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Iterative Design - Why Playtesting Matters

How playtesting demonstrated to us that changes to the interface can lead to things we didn't even think about... Iterative design from game jam to today.

Stas Korotaev, Blogger

November 16, 2015

18 Min Read

Originally posted on "Let's Make a Game" Blog

I am currently working on a game called Lintrix and want to share its design process because I think it can help other with developing their games. But first a small premise explaining the game.

Lintrix is an action-puzzle game where you defend by creating barriers between crystals. But one crystal can sustain only one barrier and barriers cannot intersect.

Every created barrier and every missed enemy spend one energy and to complete levels perfectly you need to spend as low as possible.

There are 3 stars for each level with a unique amount of energy required.

In Lintrix, we have the same Menu that we reuse for the different states of the level. For example - Pause, Victory and Game Over states. Each state has different buttons, some of which stay the same - like "back to the map". But some like "Resume" make sense only when you pause. Those menu screens also have other common information like the number of barriers created or missed enemies. And they share the settings screen.

Here I wanted to show how playtesting demonstrated to us that changes to the interface can lead to things we didn't even think about.

First Iteration (Game Jam)


This was just a version for the game jam so it had bare functionality. Buttons to be able to go to the title screen, to the next level or restart the level.

Playtesting Iteration 1

What we found out

Players were pressing on the Text on the right - i.e. "YOU WON" to go to the next level for example. Same thing for other types of this dialog. They didn't notice it (when we asked them), but they were still doing it. This was probably due to the layout of the screen and that the buttons on the left are not that visible as the big "YOU WON" on the right.

The buttons were hard to press and players looked for some time to find the right one.

Second Iteration


The buttons were too small and not suited for mobile (we started making the game for mobile at that time) so we knew they should be redone. And not only showing buttons as text but also using icons to help understand what the button does at a glance.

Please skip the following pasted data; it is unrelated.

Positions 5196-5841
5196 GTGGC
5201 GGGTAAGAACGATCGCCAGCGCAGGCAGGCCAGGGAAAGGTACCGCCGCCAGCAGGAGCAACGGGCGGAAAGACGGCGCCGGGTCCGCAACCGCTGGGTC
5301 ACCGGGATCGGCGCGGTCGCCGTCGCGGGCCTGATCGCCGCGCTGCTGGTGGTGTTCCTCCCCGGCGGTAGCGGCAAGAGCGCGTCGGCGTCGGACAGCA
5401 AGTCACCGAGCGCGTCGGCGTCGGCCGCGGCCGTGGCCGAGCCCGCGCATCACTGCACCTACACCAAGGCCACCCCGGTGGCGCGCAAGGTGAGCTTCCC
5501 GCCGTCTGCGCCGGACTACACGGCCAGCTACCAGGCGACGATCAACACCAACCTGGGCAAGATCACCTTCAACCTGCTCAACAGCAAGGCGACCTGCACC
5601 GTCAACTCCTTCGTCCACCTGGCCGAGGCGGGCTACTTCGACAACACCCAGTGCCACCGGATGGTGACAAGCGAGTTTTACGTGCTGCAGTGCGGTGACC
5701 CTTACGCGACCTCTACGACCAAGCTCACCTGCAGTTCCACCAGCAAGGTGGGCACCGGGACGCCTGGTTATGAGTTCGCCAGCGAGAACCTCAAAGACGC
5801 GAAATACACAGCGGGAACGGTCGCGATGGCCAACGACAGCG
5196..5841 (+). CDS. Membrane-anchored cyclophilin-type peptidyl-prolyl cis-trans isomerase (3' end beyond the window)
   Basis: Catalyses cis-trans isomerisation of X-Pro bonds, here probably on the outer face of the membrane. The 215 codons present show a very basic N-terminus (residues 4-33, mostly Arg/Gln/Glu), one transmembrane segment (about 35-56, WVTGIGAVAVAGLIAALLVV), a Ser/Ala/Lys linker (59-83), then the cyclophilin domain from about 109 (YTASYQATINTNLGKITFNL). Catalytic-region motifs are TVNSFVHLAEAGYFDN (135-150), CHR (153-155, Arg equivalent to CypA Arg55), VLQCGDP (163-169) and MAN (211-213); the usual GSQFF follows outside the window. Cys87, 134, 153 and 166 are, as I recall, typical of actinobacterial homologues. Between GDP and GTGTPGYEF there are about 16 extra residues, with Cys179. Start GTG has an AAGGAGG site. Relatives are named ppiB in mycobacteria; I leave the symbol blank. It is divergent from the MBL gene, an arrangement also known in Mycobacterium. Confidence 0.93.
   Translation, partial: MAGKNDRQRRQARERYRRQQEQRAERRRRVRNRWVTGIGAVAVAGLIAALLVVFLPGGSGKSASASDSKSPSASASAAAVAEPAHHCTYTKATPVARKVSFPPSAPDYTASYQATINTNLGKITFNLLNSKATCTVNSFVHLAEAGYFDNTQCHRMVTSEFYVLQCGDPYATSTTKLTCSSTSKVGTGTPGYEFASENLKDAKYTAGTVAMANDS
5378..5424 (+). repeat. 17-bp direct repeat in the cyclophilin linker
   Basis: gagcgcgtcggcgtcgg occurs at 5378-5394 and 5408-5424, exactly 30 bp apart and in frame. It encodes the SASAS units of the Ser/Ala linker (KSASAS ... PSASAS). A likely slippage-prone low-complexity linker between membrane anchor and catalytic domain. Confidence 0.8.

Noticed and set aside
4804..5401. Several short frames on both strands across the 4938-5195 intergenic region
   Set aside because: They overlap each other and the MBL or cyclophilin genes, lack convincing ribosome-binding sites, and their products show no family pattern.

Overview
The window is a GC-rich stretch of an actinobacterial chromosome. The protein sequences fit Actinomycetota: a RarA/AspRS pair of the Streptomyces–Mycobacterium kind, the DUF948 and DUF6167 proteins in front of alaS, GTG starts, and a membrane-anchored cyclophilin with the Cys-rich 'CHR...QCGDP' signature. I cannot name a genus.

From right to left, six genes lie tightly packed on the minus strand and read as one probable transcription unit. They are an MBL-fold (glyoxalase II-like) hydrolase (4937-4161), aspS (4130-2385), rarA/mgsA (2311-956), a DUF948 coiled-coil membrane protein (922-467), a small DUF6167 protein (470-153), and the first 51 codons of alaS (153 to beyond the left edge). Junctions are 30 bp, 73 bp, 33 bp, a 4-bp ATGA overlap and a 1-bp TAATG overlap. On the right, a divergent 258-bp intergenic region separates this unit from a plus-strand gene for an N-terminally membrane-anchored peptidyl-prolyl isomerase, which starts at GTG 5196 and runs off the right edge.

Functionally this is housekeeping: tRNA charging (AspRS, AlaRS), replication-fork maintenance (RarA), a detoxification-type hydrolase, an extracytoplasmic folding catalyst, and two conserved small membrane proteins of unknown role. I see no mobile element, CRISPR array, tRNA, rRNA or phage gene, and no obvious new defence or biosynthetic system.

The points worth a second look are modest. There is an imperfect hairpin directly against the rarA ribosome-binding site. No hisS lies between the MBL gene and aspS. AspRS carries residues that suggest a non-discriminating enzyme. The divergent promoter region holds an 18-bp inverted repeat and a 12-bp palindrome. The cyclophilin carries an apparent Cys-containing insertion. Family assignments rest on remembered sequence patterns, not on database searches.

We also figured that there is a "next action button" in our game for different types of this screen (Pause, Victory, Game Over) and it should always be in the same place.

For example when the player pauses the game it should be "Resume", for the Victory screen - "Next" (this will get the player on the map and move to next level) And for the Loss of the level - the ability to restart it.

In the previous version players were pressing on "Victory", "Pause" so we made them pressable even though the positioning of a lot of elements have changed.

Playtesting Iteration 2

What we found out

"Next action button" worked really well, you had the most needed button always at the same place so after learning it once you can later press it without thinking about it.

We've redone the interface and the labels like "Victory" were no longer on the right. And So we thought players wouldn't press them to go next, but players still did that (a lot less though) so we decided to keep this feature.

But because of the new design the eye of the player was drawn to the middle now. The buttons were on the sides so the player still searched for them at first. There also was a share button on the center that people pressed without noticing what this button is about. They thought that it was the "Next action button"  to get to the next level for example. And it is the most logical place for it.

We also noticed that the buttons on the right were too small and close to each other and that may have lead to errors,  more so on the smaller screens.

Third Iteration (current)


We understood that the buttons on the sides were not visible enough and players spent some time searching for them. Also, there were not that much space between buttons so the player could easily press the wrong button (not the one he intended)

Different types of this dialog had a different number of buttons and we thought the previous version was good at the time. But then we realized that we could remove some options because in certain circumstances they are actually the same thing.

For example, these are current buttons for each state ("next action button is the second one"):

  1. Pause Screen - "Back to the Map" / "Resume" (we removed restart because it is available from the level)

  2. Victory Screen - "Restart" / "Next Level" (before both "Back to the Map" and "Next Level" were on this screen and both did the same thing)

  3. Game Over Screen - "Back to the Map" / "Restart"

We also added numbers over the star slots that should help with the idea that you get stars based on the amount of energy you've spent creating barriers and missing enemies.

Playtesting iteration 3

What we found out

This is the current version and not a ton of playtesting was made. But from our experience so far, I can say that it became a lot faster for the player to move to the next level when he finishes the first level. The percentage of people that get the energy system before the end of the first galaxy also increased. (but this can be due to other changes in tutorial, etc.)

(There were more smaller iterations, but I compiled them into several chunks.)

And so after a couple of iterations we have a lot more intuitive interface without big functional problems that we wouldn't even know existed if we haven't playtested.

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